Matthew Murray, PhD
MATTHEW MURRAY PhD, one of Tennessee's go-to economists at the University of Tennessee, has, albeit with qualifications, affirmed that it could be worthwhile to do some modeling of variations on the design of this state's controversial TNInvestco program, in hope of determining whether or not there are modified versions that might be superior to the state's waning capital formation initiative, whether or not a new model was actually adopted by the state.
Matt Murray is associate director of the Boyd Center for Business and Economic Research, and director of the Howard H. Baker Jr. Center for Public Policy at the University of Tennessee, Knoxville.
In February, Murray acknowledged in an exchange with Venture Nashville that modeling TNInvestco variations "could make sense, but it would depend on the assumptions underlying the alternative structure and the assumptions used to run the model. Modeling things like this is fraught with problems so you could in principle get any outcome you want. The most important assumptions are the responsiveness of capital investment to the incentive and the counterfactual of what would have happened without the incentive."
Murray's response was entirely consistent with comments he provided VNC in 2014, at which time he also volunteered that there are "established methods to conduct such evaluations" and for dealing with the counter-factual question of 'how the state would have fared without TNInvestco'.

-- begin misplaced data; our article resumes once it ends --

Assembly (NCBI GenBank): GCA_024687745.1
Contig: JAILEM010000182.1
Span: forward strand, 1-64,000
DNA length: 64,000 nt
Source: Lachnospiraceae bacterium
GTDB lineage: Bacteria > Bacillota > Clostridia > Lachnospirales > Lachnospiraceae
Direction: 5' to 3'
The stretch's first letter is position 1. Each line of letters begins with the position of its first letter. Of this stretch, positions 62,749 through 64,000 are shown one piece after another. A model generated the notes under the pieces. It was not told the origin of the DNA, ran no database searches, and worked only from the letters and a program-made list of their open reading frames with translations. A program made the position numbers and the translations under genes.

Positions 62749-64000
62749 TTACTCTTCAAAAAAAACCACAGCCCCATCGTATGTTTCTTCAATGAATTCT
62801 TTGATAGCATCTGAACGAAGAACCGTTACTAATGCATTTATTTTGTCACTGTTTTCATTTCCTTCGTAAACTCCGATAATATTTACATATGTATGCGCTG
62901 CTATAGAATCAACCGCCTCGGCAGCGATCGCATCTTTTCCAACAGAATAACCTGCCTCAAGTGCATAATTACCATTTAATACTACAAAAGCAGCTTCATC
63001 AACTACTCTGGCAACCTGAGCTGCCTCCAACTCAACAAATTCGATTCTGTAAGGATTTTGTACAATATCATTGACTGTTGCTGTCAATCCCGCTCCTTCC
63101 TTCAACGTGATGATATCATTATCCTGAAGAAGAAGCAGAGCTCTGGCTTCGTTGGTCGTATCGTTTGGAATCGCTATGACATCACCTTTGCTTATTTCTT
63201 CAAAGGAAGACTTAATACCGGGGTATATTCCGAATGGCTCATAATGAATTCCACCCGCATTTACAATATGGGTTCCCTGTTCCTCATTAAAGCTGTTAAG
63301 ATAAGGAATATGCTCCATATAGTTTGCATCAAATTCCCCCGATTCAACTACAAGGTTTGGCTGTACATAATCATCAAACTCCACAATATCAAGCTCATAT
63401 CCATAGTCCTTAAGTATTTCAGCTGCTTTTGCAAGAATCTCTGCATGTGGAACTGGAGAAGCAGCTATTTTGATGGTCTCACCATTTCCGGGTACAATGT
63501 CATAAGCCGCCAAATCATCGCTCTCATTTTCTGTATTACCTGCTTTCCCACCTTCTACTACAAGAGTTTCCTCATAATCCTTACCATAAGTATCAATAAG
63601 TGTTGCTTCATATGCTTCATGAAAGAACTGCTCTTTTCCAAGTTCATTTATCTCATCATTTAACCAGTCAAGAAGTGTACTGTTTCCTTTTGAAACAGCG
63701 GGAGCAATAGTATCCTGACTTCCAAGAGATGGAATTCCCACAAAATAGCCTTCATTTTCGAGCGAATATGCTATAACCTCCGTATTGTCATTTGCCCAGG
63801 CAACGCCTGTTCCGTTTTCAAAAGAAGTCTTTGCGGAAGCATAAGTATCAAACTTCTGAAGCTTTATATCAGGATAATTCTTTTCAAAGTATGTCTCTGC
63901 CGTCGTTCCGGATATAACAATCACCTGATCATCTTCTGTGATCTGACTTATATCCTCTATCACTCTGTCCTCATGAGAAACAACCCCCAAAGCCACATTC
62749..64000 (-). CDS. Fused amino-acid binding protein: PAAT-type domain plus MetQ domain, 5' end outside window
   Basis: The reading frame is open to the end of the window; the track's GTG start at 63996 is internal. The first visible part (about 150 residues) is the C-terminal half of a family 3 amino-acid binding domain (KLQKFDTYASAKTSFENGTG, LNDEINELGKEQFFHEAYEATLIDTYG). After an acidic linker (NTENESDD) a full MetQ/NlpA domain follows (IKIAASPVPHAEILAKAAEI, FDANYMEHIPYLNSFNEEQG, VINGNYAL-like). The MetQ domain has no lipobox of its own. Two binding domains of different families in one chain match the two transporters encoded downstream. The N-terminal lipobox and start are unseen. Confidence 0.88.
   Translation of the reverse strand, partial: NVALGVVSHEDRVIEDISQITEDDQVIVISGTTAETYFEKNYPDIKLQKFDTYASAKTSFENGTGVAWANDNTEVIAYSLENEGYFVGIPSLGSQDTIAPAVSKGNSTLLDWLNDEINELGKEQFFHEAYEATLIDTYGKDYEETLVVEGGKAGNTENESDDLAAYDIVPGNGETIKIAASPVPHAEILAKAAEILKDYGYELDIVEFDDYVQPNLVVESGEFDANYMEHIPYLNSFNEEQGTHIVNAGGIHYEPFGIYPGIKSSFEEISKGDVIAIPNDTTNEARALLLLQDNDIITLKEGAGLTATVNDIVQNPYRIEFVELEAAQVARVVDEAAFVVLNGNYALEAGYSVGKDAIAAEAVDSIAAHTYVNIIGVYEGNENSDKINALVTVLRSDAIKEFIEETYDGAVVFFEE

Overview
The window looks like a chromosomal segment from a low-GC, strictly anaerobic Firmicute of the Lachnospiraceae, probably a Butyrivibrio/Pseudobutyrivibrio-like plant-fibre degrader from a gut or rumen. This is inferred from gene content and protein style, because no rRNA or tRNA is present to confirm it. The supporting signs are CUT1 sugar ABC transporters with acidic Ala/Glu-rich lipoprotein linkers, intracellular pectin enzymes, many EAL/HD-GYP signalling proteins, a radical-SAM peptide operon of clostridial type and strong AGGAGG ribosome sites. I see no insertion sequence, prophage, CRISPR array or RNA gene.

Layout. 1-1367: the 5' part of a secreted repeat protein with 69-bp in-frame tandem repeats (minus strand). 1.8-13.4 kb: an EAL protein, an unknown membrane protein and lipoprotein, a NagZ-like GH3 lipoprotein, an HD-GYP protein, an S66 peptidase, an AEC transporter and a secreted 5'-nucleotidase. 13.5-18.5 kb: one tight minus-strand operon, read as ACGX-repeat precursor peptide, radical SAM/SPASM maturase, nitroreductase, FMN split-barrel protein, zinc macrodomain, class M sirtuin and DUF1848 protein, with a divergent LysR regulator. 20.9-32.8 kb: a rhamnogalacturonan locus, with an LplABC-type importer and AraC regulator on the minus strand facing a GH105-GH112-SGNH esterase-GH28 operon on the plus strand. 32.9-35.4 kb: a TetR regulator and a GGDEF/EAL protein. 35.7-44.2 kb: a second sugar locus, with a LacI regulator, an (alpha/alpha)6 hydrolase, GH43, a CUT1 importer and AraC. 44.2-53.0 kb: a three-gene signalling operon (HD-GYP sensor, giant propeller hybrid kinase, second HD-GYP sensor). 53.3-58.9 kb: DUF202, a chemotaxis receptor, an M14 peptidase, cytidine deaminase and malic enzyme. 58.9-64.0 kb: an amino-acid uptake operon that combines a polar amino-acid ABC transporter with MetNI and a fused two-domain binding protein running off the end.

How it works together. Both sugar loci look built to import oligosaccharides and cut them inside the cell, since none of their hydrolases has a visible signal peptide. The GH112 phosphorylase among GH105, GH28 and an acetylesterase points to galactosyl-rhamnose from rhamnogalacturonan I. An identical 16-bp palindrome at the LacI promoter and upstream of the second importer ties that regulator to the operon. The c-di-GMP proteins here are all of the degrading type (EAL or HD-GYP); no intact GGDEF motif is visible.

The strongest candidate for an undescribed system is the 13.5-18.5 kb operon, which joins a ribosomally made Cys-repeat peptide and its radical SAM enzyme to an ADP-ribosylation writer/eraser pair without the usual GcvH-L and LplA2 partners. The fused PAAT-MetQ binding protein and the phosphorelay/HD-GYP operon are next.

There is evidence of substantial support in some quarters for a rigorous assessment of TNInvestco, formally titled the Tennessee Small Business Investment Company Credit Act.
Today, for example, Ted Townsend, chairman of the board of Life Science Tennessee and the University of Memphis' chief economic development and government relations office, told Venture Nashville, "The TNInvestco program catalyzed a statewide awareness of the need for early-stage capital and the importance of thoughtful, formative capital structures. Regardless of the wins or losses from investment portfolios, the framework and institutional disciplines were built, which resulted in multiple follow-on rounds of venture capital fund formation. The investment climate has certainly changed since the inception of TNInvestco and I believe that a holistic approach to modeling any next-gen capital formation partnership between the public and private sector is an imperative." In a brief exchange on the topic last November, Townsend told VNC he viewed TNInvestco as having produced some benefits.
Similarly, Vic Gatto, CEO of Jumpstart Health Investors, recently told VNC, "To start with, isn't this is the kind of study government should do on any of its important programs? We should determine what worked, what didn't work and what 'next steps' make sense. It could be really valuable to simulate how changing some or all variables in the original TNInvestco program could produce stronger outcomes statewide. I think most of the people that participated in the original program believe it was a real boost for Tennessee entrepreneurship, capital formation and our state's perception as an innovation-firendly ecosystem across the US.
The TNInvestco program is set officially to end in 2021. In a worst-case scenario -- given the convergence of coronavirus, trade tensions, a sharply retreating market, climate change and an aging growth cycle -- it seems reasonable to consider the possibility that the Tennessee economy could find itself in much worse straits than in CY2019, along with the rest of the nation.
Economist Murray's January 2020 report on the state's economic outlook contained a pessimistic scenario that put the odds of a recession by the end of 2020 at 35%, lasting less than a year, with a decline in real GDP of 2%. Its optimistic scenario with 3.4% real GDP growth was accorded only 10% probability. That report was published before the potential damage of the spread of the coronavirus was apparent.